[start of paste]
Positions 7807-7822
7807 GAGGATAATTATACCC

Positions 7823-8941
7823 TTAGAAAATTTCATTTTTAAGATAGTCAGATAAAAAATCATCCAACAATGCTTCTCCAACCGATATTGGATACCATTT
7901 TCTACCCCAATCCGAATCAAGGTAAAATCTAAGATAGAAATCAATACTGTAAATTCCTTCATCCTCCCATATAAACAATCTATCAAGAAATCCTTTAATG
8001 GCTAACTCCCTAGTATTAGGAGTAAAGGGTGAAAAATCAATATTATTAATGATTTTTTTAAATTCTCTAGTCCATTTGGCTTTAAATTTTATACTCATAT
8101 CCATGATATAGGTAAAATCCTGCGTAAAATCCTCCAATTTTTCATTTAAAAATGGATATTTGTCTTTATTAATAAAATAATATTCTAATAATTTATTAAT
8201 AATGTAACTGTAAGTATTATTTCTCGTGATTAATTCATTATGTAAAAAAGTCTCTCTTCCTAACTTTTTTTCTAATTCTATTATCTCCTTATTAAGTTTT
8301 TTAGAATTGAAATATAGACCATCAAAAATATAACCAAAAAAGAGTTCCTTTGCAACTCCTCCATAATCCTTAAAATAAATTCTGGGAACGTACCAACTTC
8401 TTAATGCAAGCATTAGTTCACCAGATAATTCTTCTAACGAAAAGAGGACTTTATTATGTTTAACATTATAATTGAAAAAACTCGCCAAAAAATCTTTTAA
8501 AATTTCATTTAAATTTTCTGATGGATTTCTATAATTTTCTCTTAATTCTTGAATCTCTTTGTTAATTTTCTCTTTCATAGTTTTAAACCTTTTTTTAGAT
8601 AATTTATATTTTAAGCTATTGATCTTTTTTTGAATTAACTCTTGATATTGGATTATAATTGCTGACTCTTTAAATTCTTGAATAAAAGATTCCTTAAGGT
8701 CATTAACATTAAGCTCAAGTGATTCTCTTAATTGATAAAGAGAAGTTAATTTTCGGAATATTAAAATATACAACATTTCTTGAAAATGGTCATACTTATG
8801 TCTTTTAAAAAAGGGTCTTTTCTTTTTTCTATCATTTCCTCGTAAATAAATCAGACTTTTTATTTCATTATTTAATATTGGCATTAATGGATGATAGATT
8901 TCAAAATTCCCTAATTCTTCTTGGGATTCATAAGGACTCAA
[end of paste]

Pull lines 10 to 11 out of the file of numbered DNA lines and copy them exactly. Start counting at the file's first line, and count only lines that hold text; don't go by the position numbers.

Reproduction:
8401 TTAATGCAAGCATTAGTTCACCAGATAATTCTTCTAACGAAAAGAGGACTTTATTATGTTTAACATTATAATTGAAAAAACTCGCCAAAAAATCTTTTAA
8501 AATTTCATTTAAATTTTCTGATGGATTTCTATAATTTTCTCTTAATTCTTGAATCTCTTTGTTAATTTTCTCTTTCATAGTTTTAAACCTTTTTTTAGAT